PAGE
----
There is substantial evidence of recent geologic activity on Pluto, which has obliterated many previous craters. This creates an additional problem for secularists. Pluto is far from the sun and small enough that it is difficult to imagine how it could maintain heat for billions of years. Radioactive elements like Uranium generate heat—but they are heavy elements. Because of its estimated lower density, Pluto must be made primarily of lighter elements.

Tidal heating is normally invoked to explain how a small outer solar system body can generate internal heat. But Pluto has no significant tides because it is locked into synchronous rotation with its largest moon, Charon. That is, both Pluto and Charon keep their same sides pointed toward each other as they revolve around their common center of mass. Of course, from a biblical perspective, Pluto may have some internal heat because it hasn't had sufficient time (6,000 years) to lose it. Biblical creationists are not surprised to find evidence of geologic activity on Pluto.4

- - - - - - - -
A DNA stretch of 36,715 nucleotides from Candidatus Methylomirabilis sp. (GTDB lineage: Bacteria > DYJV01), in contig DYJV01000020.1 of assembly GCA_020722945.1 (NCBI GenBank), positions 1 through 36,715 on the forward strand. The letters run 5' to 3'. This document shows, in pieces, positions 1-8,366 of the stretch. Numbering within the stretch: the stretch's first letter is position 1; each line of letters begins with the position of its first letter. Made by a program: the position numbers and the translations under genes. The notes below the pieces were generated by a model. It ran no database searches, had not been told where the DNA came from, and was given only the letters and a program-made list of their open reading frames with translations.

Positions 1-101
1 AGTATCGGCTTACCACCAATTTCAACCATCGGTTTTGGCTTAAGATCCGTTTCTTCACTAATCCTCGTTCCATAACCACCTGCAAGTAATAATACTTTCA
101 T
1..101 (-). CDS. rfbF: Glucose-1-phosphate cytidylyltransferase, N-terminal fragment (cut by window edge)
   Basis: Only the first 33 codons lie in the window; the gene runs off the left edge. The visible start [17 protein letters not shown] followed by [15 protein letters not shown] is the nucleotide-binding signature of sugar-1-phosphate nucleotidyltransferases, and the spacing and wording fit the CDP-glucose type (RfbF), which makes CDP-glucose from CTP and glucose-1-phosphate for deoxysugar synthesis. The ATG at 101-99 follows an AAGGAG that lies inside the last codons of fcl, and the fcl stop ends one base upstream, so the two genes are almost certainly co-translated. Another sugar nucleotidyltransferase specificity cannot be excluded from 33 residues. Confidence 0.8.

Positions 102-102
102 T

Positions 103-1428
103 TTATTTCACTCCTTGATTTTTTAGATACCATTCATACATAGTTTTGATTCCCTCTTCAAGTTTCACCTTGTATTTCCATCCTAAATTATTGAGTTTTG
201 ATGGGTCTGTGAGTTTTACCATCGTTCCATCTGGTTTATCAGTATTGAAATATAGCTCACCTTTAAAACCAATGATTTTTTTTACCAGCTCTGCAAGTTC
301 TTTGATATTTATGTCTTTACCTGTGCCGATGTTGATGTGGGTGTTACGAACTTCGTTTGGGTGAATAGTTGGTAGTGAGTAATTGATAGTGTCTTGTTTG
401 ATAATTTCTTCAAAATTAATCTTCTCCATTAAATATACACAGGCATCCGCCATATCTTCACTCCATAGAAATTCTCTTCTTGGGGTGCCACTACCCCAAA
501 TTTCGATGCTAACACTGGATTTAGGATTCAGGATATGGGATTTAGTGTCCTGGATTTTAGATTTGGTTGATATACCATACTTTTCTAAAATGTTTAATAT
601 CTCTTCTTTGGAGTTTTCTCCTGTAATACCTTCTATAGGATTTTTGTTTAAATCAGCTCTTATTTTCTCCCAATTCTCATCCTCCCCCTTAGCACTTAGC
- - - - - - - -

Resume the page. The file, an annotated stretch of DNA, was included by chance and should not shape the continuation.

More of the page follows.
Also, New Horizons has given us spectacular high-resolution images of Pluto's largest moon, Charon. It too has evidence of geologic activity. Charon has chasms, cliffs, and very few craters. The Pluto-facing hemisphere of this little moon has an enormous chain of cliffs and troughs that is nearly the diameter of Charon itself. Charon also has a dark region on its north pole—a unique feature in the solar system.